The story of Huig de Waardt

Being allowed to contribute to the reinforcement of the Afsluitdijk – specifically, the design of its discharge sluices – makes me proud. Climate change means that sea levels are rising, heavier rainfalls are expected and our rivers’ peak discharges are increasing. To meet these challenges, the Directorate-General of Public Works and Water Management (Rijkswaterstaat) is reinforcing the Afsluitdijk, which includes enlarging its civil engineering structures and increasing its discharge capacity.

The Afsluitdijk is an icon. It’s fascinating to be given an insight into the design of its discharge sluices. Tackling today’s challenges makes you more aware of how ingenious Lely’s ninety-year-old design is.

This project is a fantastic opportunity for me in terms of personal and professional development. The work is complex; as design head for existing discharge methods, I’m challenged by the Levvel construction consortium (BAM, Van Oord and Rebel) to think outside the box. It’s also a challenge keeping the team aligned in a volatile context. We’re charged with strengthening the five existing discharge complexes of the Stevin and Lorentz locks. Among other activities, our work includes replacing the 50 existing gates together with their 100 drive mechanisms; strengthening the existing pillars and the northern lifting towers; draining and renovating the 25 existing sluice tunnels; replacing and strengthening the current ground protection measures; renovating the 50 road bridges; and replacing the 25 bicycle bridges – and all this while continuing to repel and discharge water as the highway remains open.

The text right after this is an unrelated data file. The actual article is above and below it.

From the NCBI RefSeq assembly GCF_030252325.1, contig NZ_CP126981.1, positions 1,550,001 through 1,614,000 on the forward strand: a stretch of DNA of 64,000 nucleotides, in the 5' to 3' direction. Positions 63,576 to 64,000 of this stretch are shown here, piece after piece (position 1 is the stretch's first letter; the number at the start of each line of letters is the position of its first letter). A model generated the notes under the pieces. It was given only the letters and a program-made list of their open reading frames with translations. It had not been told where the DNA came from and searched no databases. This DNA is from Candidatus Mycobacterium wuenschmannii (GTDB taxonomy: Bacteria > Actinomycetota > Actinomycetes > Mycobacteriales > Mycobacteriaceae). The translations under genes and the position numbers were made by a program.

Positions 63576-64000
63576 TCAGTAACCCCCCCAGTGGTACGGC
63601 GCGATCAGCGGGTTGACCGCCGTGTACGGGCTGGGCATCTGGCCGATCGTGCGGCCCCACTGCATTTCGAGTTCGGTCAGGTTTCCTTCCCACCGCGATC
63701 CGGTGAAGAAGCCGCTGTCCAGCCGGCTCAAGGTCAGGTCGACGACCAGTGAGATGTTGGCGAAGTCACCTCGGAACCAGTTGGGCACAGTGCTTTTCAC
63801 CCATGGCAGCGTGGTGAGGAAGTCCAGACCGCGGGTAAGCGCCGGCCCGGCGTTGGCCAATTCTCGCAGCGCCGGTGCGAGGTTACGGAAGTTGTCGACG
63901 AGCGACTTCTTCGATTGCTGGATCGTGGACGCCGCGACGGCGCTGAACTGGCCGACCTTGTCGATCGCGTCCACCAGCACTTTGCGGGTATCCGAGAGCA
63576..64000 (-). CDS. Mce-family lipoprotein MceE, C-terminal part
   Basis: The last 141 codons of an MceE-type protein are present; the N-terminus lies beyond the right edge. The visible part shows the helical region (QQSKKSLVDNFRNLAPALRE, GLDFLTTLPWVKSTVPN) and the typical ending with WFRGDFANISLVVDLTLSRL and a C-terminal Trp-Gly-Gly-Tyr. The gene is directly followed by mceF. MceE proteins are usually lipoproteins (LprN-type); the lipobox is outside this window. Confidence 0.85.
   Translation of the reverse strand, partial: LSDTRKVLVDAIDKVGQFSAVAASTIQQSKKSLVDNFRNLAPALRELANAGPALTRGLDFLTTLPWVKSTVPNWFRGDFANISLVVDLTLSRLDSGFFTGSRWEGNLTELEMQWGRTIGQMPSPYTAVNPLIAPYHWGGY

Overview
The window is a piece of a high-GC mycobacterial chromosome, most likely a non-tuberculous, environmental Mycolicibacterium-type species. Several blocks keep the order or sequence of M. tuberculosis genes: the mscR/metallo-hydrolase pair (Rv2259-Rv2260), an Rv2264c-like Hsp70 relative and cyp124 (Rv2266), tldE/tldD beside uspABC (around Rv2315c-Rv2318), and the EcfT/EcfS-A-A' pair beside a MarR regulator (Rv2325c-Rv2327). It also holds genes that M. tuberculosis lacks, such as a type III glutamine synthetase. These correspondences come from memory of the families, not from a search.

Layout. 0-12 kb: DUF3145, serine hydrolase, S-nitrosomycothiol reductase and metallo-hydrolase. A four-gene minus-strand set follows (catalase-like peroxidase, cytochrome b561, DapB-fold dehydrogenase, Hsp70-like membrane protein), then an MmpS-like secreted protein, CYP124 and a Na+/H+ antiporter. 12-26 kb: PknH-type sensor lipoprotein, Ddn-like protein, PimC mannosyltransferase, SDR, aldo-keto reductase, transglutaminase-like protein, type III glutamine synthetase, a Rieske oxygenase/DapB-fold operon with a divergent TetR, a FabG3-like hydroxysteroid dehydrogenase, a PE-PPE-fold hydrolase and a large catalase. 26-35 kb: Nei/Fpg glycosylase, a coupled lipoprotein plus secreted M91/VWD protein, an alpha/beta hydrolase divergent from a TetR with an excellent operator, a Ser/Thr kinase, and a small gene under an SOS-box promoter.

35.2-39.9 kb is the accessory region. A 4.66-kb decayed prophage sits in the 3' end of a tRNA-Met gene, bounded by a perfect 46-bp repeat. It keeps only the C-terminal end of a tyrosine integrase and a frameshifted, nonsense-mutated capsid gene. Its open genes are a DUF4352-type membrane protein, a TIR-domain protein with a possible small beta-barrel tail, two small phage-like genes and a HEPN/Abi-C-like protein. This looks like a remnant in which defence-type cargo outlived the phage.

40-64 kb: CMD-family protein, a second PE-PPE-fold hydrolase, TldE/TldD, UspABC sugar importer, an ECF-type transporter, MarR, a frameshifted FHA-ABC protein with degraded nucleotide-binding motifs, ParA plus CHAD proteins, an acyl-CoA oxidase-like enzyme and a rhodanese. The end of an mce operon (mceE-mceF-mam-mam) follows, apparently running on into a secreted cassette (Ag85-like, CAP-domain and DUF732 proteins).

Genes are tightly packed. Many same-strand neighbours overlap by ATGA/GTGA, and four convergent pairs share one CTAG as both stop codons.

In the lifting towers, we’re replacing the existing drive mechanisms – which employ ballast blocks – with hydraulic drives. This will mean the gates can close themselves even in the event of a power failure. The lifting towers’ silhouette comprises the essence of this monument. So, how do you replace the drive mechanisms?

We’re in discussion about this with our Levvel project team, colleagues from operations, and Rijkswaterstaat. In Harlingen, we’ve built a life-sized model of a lifting tower to practise on. A project like this brings the best out of people: we’re challenged to innovate, update, and think and work safely. I’ve been working on the Afsluitdijk for four years now and I expect it to go on for two more years. When you’re involved in a project like this, it becomes your whole world – you’re consumed by it. And the whole of the Netherlands is looking over your shoulder.

'A project like this brings the best out of people: we’re challenged to innovate, update, and think and work safely.'

- Huig de Waardt -

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